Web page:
It seems to me there are two possibilities.
In one worldview, there exist both physical and spiritual realities. The earth, the planets, subatomic particles, and humans' bodies belong to the physical realm; and God, angels, grace, and humans' consciousness belong to the spiritual realm. Moreover, these two realms affect one another -- things you do in the physical realm can have spiritual consequences, and spiritual realities are supposed to be able to affect the physical realm as well.
For instance, in baptism, pouring water has the supernatural effect of bestowing grace and making it possible for people to enter heaven. Confessing sins has the effect of removing a spiritual, invisible thing called sin. Your physical actions produce conditions called the state of grace and the state of sin, and these determine what happens to you after you die.
But because these things are spiritual, you can't detect them. I can't feel the difference between being in a state of grace and being in a state of sin. I should have the spiritual gift of faith, but I don't notice that it makes it any easier for me to believe anything.
God has total control over both the physical and spiritual world, and yet in the physical world, we find that he doesn't normally intervene. Plenty of things one imagines God would want -- sick people to be healed, natural disasters to be averted, and so forth -- do not happen. Almost everything that happens in the physical world can be explained through physical causes, and it is possible that some things that can't now be explained that way will be able to be explained later, when we know more about the world. But in a few cases, we say that God is intervening directly in the physical world -- miracles -- and in this case, a spiritual reality has physical effects one can detect. We know about spiritual realities because of the physical effects they have. Although we are "hybrid" creatures, both spiritual and physical, we can only detect physical realities with any certainty, because the only way we have to learn about the world is through our senses.
It's kind of mindboggling going through the world and imagining that we only can detect a small percentage of what is -- that unbeknownst to us, we are surrounded by angels, that God's presence is everywhere, that everyone we speak to is in a spiritual state that we can't possibly know.
But if I blink, I can just as easily see the world differently.
I can see a completely natural world, in which everything that exists is part of the physical universe. Those things that we don't have a natural explanation for are simply things we don't yet understand, and further study could figure those out too.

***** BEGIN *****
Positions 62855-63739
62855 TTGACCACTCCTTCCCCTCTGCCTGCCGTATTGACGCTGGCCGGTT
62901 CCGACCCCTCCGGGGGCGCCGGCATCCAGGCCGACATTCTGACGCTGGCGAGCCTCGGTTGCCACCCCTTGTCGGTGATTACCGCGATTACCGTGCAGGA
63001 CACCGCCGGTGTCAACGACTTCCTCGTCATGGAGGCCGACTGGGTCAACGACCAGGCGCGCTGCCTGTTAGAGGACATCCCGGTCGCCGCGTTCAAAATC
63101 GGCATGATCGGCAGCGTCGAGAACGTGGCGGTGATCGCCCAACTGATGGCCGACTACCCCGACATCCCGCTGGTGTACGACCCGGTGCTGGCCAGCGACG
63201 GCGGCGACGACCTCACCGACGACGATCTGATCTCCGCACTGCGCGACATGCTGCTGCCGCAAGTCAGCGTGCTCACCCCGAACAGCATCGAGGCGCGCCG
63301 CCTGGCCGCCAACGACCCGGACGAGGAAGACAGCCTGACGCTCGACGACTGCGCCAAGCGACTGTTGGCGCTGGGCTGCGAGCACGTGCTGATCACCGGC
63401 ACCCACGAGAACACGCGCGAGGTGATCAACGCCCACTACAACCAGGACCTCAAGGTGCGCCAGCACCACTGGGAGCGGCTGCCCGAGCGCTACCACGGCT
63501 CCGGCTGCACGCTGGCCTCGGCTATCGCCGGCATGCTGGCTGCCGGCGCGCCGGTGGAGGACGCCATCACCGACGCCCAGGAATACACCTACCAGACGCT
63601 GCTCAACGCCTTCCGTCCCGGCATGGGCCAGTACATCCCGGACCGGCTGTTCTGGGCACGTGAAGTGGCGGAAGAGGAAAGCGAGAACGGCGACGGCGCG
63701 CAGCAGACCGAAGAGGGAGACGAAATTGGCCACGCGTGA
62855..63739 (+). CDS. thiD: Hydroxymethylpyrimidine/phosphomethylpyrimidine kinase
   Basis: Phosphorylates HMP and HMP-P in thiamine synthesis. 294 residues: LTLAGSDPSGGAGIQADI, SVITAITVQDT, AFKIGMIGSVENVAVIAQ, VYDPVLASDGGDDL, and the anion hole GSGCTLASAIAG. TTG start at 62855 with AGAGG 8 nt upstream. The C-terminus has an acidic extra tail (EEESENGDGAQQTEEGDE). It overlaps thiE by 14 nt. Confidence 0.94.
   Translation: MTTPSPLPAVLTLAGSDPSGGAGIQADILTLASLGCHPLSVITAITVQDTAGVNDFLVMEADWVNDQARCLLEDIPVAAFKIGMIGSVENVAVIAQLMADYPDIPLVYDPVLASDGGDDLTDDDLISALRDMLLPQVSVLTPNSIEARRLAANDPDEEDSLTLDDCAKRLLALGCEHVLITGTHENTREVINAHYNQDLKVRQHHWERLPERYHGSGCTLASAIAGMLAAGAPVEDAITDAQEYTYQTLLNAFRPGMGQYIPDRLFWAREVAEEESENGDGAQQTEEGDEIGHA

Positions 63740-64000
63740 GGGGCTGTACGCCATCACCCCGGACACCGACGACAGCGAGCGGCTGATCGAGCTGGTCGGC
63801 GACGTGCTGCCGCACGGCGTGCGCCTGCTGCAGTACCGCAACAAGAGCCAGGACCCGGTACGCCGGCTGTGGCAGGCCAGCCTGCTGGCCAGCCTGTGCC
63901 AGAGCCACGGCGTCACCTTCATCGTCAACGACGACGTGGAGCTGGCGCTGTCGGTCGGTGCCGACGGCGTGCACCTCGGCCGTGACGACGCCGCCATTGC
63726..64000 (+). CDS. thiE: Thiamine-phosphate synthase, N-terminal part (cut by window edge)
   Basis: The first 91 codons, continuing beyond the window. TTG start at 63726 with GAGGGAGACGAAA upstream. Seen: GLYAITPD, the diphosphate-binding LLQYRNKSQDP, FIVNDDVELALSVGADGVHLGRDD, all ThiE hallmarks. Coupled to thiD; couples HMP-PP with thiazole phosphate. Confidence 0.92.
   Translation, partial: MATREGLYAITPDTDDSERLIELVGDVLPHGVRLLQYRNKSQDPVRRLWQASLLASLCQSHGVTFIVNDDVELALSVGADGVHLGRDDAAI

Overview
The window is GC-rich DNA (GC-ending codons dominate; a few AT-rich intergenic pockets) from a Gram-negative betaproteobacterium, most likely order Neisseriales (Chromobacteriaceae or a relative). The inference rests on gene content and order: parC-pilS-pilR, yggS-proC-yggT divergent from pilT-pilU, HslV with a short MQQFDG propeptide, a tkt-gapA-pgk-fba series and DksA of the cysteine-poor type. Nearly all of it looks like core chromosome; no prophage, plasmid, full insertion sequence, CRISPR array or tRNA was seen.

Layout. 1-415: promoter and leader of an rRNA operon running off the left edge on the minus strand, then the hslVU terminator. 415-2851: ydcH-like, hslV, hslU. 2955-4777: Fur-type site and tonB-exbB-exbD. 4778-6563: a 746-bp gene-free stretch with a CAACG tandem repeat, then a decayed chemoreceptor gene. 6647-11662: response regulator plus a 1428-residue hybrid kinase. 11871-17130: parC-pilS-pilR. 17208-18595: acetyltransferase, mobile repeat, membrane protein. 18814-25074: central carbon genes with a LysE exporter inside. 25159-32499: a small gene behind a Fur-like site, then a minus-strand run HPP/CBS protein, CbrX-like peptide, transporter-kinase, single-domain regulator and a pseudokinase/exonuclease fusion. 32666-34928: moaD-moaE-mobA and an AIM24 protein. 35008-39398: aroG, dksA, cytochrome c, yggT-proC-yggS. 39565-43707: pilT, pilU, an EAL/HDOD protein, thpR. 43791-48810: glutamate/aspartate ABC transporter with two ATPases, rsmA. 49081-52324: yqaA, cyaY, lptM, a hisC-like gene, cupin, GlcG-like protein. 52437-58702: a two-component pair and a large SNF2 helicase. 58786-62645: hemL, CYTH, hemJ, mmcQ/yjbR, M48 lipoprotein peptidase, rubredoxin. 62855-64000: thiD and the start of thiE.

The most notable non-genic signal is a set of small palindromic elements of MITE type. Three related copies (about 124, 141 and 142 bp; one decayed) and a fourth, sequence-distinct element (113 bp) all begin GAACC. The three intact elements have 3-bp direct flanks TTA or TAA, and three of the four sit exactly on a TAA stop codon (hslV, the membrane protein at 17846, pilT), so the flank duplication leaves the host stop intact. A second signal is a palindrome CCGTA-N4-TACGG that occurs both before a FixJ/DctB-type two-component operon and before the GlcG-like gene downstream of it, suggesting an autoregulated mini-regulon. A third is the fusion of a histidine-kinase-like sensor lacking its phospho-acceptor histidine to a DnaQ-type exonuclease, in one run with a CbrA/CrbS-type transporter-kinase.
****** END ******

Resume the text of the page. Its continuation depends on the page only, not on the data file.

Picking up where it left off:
Miracles can be explained away. Perhaps someone was mistaken. Perhaps a spontaneous cure was a long shot, but theoretically possible and someone just got lucky. And perhaps a person's strong belief enabled them to heal themselves -- the placebo effect can be quite powerful. After all, there are some random inexplicable healings that can't be attributed to saints. There are faith healers in a variety of religions who have some success. Perhaps there is a natural explanation we don't yet know.
And as for people's religious impulses, the human mind is one of the most complex and mysterious things out there. It contains religious impulses, altruistic impulses, violent impulses, sexual impulses, and so forth. Religious people choose to call some of these good and some evil -- and it is true that some of them have positive effects and some negative ones. That isn't necessarily proof that following some of these will send you to heaven and following others will send you to hell. The human mind is weird enough that we seem to be capable of convincing ourselves of almost anything. You can write off visions and revelations to the same source.
Here's the thing, though: I don't find this view of the world upsetting, or depressing, or any of the things it's supposed to be. I think the world would still be beautiful. Nature itself is an amazing, complex, beautiful thing, even without the supernatural. True, a universe like this would not care about me in the slightest. This as taken as a reason not to believe in it, but I think that's irrelevant -- we should believe in what's true, and not believe in what is false, even if the false point of view seems more attractive or comforting.
And Catholicism is actually not that comforting. Being a good Catholic, as I mentioned before, is not going to give you wealth or comfort or even happiness in this life. It's not going to guarantee that horrible tragedies won't happen to you. Tragedies happen at roughly an equal rate to believers and non-believers. In fact, as my mother used to say,
The rain it raineth on the just
And also on the unjust fella.
But mostly on the just because
The unjust stole the just's umbrella.
In other words, following a religion may prove disadvantageous in this life, because we have to follow an inconvenient moral code that the non-religious don't have to worry about. The only rewards for following a religion are spiritual ones -- that is, they are undetectable until after you're dead.
It kind of frightens me that there are such weighty consequences for something that's so dang hard to detect in the first place.